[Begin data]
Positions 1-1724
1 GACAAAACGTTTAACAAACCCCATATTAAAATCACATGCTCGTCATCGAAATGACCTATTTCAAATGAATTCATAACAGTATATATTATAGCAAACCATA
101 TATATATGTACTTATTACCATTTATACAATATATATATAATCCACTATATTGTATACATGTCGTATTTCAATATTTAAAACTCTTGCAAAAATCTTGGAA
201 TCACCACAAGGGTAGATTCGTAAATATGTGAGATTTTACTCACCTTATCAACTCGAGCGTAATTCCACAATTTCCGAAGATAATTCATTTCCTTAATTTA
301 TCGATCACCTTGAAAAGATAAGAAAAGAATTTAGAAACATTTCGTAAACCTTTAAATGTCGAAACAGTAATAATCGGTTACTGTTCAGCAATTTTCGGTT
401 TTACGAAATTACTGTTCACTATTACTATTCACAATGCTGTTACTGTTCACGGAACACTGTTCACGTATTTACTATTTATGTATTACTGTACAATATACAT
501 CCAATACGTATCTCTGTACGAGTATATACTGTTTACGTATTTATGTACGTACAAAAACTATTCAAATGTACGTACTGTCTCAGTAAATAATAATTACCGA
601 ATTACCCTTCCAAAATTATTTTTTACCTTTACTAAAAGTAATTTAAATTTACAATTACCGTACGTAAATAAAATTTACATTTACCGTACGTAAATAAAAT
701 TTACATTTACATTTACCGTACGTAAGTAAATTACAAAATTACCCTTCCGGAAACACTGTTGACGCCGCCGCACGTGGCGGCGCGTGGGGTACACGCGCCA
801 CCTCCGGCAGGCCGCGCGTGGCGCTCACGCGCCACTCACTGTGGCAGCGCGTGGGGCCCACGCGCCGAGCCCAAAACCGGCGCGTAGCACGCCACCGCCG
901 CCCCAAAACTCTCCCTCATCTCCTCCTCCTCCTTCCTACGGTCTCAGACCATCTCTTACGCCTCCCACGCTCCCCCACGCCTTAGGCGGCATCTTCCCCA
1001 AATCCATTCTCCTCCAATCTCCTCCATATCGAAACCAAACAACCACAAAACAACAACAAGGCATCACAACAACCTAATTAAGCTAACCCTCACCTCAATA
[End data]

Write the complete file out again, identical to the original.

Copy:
Positions 1-1724
1 GACAAAACGTTTAACAAACCCCATATTAAAATCACATGCTCGTCATCGAAATGACCTATTTCAAATGAATTCATAACAGTATATATTATAGCAAACCATA
101 TATATATGTACTTATTACCATTTATACAATATATATATAATCCACTATATTGTATACATGTCGTATTTCAATATTTAAAACTCTTGCAAAAATCTTGGAA
201 TCACCACAAGGGTAGATTCGTAAATATGTGAGATTTTACTCACCTTATCAACTCGAGCGTAATTCCACAATTTCCGAAGATAATTCATTTCCTTAATTTA
301 TCGATCACCTTGAAAAGATAAGAAAAGAATTTAGAAACATTTCGTAAACCTTTAAATGTCGAAACAGTAATAATCGGTTACTGTTCAGCAATTTTCGGTT
401 TTACGAAATTACTGTTCACTATTACTATTCACAATGCTGTTACTGTTCACGGAACACTGTTCACGTATTTACTATTTATGTATTACTGTACAATATACAT
501 CCAATACGTATCTCTGTACGAGTATATACTGTTTACGTATTTATGTACGTACAAAAACTATTCAAATGTACGTACTGTCTCAGTAAATAATAATTACCGA
601 ATTACCCTTCCAAAATTATTTTTTACCTTTACTAAAAGTAATTTAAATTTACAATTACCGTACGTAAATAAAATTTACATTTACCGTACGTAAATAAAAT
701 TTACATTTACATTTACCGTACGTAAGTAAATTACAAAATTACCCTTCCGGAAACACTGTTGACGCCGCCGCACGTGGCGGCGCGTGGGGTACACGCGCCA
801 CCTCCGGCAGGCCGCGCGTGGCGCTCACGCGCCACTCACTGTGGCAGCGCGTGGGGCCCACGCGCCGAGCCCAAAACCGGCGCGTAGCACGCCACCGCCG
901 CCCCAAAACTCTCCCTCATCTCCTCCTCCTCCTTCCTACGGTCTCAGACCATCTCTTACGCCTCCCACGCTCCCCCACGCCTTAGGCGGCATCTTCCCCA
1001 AATCCATTCTCCTCCAATCTCCTCCATATCGAAACCAAACAACCACAAAACAACAACAAGGCATCACAACAACCTAATTAAGCTAACCCTCACCTCAATA